NEA: You have over the course of your career interviewed many high-profile people. Is there an artist—past or present—who you would like to (or would have liked to) interview and why?
O'BRIEN: I'd love to interview Wynton Marsalis. We're friendly, so it's kind of ironic that I haven't had a chance to sit down with him for a long, thoughtful conversation (on tape). I saw a piece that 60 Minutes did with him in Cuba and (because of my Afro-Cuban roots) I had so many questions to ask him!
NEA: You are very involved with education causes. Why is it important that the arts are part of every student's education?
O'BRIEN: My husband and I run a foundation that sends deserving young women, most of whom are struggling financially, to and through college. We have four small children as well, so we are constantly thinking about education, from "Argh, do your homework, already!" to "How do I engage our scholars, and our children, to become lifelong learners?" I want my kids to not just memorize multiplication tables but understand what it means to think about what multiplication means. And how knowing more—and understanding more—can open one's eyes to both history and future opportunities. I think the arts are the bridge that make a well-rounded, thoughtful human being. I think the arts allow students to create, and explore creativity, which is really another way of discovering your own potential.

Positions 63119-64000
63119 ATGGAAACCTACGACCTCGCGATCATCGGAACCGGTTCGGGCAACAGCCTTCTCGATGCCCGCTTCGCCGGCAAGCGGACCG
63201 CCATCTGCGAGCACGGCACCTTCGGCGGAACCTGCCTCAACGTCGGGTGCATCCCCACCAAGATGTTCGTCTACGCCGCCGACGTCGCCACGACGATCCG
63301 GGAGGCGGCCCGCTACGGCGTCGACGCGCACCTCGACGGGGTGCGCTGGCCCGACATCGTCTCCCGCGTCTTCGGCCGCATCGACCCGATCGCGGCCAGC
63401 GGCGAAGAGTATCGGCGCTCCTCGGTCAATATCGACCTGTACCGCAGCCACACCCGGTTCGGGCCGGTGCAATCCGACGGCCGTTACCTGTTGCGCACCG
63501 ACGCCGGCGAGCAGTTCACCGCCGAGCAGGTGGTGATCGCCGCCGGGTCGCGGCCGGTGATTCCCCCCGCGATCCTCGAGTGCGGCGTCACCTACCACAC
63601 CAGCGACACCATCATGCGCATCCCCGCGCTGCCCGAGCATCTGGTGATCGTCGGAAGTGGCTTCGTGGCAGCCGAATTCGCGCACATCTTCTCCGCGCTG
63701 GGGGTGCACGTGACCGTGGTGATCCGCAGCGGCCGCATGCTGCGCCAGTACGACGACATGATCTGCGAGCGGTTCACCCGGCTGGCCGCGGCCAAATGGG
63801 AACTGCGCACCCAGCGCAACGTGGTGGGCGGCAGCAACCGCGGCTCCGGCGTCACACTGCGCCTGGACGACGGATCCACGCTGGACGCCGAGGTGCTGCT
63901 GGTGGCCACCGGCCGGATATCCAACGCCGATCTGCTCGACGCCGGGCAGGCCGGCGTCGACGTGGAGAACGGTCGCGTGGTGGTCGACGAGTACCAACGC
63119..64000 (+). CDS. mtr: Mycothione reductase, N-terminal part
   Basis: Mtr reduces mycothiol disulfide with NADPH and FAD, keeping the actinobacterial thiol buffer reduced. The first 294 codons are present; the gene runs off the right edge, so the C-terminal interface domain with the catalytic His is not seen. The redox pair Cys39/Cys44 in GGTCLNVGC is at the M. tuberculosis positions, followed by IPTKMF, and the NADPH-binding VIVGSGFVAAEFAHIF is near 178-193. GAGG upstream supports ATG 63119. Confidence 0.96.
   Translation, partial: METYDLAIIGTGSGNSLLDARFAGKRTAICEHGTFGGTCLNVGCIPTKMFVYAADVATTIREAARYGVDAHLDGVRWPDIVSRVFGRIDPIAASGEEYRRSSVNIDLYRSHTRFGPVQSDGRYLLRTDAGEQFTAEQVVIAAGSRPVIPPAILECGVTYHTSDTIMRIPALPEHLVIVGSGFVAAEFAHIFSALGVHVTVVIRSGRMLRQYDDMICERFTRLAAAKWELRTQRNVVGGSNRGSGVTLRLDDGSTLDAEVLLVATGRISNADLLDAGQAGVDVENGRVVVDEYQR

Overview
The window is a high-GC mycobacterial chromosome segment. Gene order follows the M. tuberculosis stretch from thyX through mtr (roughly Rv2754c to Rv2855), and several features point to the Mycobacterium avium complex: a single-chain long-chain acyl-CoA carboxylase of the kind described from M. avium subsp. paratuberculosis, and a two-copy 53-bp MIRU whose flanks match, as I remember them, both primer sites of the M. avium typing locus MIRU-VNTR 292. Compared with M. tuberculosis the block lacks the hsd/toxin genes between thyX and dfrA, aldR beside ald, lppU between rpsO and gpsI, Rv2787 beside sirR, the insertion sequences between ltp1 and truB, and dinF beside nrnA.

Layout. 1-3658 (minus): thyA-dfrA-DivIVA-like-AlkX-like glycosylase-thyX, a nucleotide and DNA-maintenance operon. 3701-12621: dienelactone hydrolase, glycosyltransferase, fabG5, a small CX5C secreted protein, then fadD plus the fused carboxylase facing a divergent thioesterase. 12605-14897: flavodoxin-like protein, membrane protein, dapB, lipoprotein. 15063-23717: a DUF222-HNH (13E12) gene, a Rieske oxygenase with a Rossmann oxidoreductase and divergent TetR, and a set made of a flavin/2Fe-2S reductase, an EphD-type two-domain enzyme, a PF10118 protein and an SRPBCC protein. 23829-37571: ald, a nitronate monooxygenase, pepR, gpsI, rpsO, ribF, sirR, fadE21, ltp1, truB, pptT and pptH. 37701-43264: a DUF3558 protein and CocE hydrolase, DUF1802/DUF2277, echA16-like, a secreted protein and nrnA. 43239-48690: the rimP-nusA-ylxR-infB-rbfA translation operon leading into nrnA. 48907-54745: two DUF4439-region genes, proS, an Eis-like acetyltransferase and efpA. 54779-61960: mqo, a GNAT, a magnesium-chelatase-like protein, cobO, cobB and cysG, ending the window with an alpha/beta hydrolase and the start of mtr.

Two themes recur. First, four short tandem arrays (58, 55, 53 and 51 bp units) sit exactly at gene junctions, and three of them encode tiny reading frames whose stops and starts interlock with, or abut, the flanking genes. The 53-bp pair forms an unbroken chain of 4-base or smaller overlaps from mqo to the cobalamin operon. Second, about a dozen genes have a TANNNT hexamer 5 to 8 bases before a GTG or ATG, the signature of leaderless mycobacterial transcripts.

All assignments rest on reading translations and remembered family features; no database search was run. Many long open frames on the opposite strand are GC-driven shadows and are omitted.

NEA: You are very engaged with documentary filmmaking. What do you like about using this form, as opposed to other forms of journalistic storytelling?